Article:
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Finding Great Content to Mark the Journey

Finding Great Content to Mark the Journey

By Nicole Neal, Communications Strategist, InVision Communications

In business, every piece of content shared is a part of your organization’s storyline and is essential to your brand communications and overall brand experience.

To the avid readers among us, nothing satisfies more than a great story. Rarely does a story take place in one static moment; it’s the retelling of multiple moments that draws us in. In those multiple moments, we experience where characters started, what they encountered, and how they overcame or were challenged by the barriers. We get to fall in love with, hate, appreciate and empathize with characters and appreciate the journey.

Content that sticks is a journey, with a storyline that pops up in various settings across different audiences. You may own the entire content journey or, if you’re an event owner or department head, just a piece of it, and everything from an email to the large-scale produced event is brand content. Understanding the kinds of stories to tell that support brand and business objectives help shape a storyline that connects the audience to a bigger picture.

Four Ways to Make an Impact With Content

1. Tell the business story.

Every year, your company’s brand and business objectives are outlined and likely communicated with a ton of fanfare. In a successful organization, they’re the constant pillar by which organization success is measured.

The business and brand story are the common denominators that connect your audiences. It’s where audiences place themselves in your story, which is why the most critical outcomes of telling the business story are trust and transparency. *Authors Chris Ertel and Lisa Kay Solomon wrote about leveraging eight key planks to a common platform:

  1. A sense of shared purpose and objectives.
  2. A sense of group identity and community.
  3. A common understanding of the challenges.
  4. A sense of urgency.
  5. A shared language system or common definition of key terms.
  6. A shared base of information to draw from.
  7. The capacity to discuss tough issues.
  8. Common frames through which to see the issues.

Source: Moments of Impact: How to Design Strategic Conversations that Accelerate Change, by Chris Ertel and Lisa Kay Solomon

They suggest that when all eight planks are in place, the footing will feel sure and stable, more so than five solid planks and three wobbly ones. A sure-footed business story becomes the setting, the foundation for every other story that follows.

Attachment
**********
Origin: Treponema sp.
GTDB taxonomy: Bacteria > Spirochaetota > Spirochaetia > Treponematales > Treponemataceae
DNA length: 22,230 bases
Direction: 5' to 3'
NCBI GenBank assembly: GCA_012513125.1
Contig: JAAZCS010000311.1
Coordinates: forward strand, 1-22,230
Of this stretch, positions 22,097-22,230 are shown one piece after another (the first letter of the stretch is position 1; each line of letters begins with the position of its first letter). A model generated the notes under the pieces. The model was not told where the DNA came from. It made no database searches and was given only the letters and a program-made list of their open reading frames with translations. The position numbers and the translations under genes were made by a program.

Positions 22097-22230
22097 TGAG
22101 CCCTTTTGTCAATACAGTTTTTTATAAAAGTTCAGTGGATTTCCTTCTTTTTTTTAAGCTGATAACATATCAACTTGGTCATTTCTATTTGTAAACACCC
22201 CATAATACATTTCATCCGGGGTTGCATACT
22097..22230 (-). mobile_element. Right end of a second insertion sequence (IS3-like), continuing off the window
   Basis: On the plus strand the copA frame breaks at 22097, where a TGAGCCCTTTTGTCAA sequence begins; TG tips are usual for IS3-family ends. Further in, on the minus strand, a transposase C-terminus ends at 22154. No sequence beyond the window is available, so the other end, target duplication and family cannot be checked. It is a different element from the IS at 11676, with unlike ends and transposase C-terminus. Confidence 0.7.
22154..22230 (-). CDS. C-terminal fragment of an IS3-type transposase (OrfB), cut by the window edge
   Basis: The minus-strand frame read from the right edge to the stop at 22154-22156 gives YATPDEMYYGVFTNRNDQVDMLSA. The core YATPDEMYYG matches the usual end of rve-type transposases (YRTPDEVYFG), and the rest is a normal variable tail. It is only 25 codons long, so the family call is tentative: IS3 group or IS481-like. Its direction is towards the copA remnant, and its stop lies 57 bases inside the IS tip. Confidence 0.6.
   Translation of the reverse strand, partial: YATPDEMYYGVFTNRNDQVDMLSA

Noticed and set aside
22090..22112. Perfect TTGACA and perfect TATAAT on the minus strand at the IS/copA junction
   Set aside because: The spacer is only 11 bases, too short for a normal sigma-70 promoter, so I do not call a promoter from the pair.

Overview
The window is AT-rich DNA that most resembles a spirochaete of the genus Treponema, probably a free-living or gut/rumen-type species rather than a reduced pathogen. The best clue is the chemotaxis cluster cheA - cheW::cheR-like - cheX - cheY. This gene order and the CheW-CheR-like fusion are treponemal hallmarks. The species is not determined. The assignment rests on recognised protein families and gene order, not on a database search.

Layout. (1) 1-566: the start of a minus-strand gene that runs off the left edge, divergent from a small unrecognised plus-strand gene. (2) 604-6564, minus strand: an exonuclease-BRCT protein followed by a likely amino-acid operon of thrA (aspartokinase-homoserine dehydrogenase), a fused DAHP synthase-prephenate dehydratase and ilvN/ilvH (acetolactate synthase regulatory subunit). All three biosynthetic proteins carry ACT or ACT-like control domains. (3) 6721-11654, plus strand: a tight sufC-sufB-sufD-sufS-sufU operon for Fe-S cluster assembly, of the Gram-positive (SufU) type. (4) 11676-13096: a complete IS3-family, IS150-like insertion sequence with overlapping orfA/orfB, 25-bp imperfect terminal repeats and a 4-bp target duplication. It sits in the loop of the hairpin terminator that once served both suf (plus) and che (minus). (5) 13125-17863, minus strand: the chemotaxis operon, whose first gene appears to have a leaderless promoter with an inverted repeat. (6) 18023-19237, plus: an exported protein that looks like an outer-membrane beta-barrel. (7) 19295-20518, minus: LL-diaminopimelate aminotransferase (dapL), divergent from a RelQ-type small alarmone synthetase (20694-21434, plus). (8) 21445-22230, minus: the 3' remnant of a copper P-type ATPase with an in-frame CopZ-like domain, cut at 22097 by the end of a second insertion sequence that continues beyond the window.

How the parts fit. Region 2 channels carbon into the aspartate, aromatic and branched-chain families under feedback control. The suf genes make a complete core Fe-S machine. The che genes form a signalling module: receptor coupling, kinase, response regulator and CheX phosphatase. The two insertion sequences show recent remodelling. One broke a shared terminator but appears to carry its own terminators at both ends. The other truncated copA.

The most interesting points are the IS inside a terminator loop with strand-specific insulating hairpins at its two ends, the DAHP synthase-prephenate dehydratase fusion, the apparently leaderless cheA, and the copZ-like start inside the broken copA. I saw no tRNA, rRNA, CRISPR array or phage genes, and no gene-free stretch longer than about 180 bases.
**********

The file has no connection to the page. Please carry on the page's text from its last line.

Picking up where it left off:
2. Tell the story of "why this moment?"

What does this moment in time mean? Whether it’s an event, an internal launch, a brand messaging moment, the timing of a specific communication – this is your opportunity to paint a picture or visualize for the audience how this moment meets the bigger picture.

Telling the audience why this matters now helps create the outcome of impact. Asking “what do we want?” and “what does this mean?” helps connect the dots for the audience without them having to work so hard to interpret what this moment means for them.

3. Tell a diverse story.

Telling a meaningful story is dependent on telling a story that matters to the audience, recognizing that your audience includes multiple stakeholders with different backgrounds and perspectives.

The outcome of a diverse story is inclusivity. Can your audience see themselves in your story, and do they see their role in how this story plays out over time? What will compel them to action? Unlike fiction, where we want to escape into another world. In our nonfiction world, audiences seek belonging. Is there a character in your story in which I can relate?

Plus, neuroscience supports it. Princeton neuroscientist Uri Hasson writes that “a story is the only way to activate parts in the brain so that a listener turns the story into their own idea and experience.”

4. Tell a complete story.

On our honor, we will resist the urge to put the entire story into one content moment. You can tell a complete story without telling the whole story. With this audience, which story is most critical to tell and the one you want them to act on at this moment? Tell that one, with the relevant details that connect with and inspire your audience and move them to action.

Beyond information to be shared, a complete story visualizes and demonstrates content and makes the outcome more tangible.

Remember how the witch used breadcrumbs to lead Hansel and Gretel to her lair? Think about the breadcrumbs as a journey of digestible content and experiences that inform, demonstrate, reinforce, and connect your audience to the story at hand.

A multi-touch engagement enables you to tell the story across multiple content moments, when it’s most relevant and when it’s most likely to resonate. While there’s no firm agreement on how many times people need to hear a message before they act – ranging from seven to 20, depending on the study – the fact remains that repetition and redundancy are key to acceptance of your message.

The media may change – town hall, intranet, corporate video, internal event, external event, text messages, emails and e-newsletters, an experience center – but the core of your message is rooted in the same intents: telling the transparent story of your business, taking advantage of this moment in time to demonstrate impact, meeting the needs of the multiple stakeholders and making it tangible enough that the audience wants more – more content, more connection and more inspiration to act.

Need help in pulling it all together? InVision has the full-service team to deliver. Contact us at info@iv.comto learn all about our content solutions offering.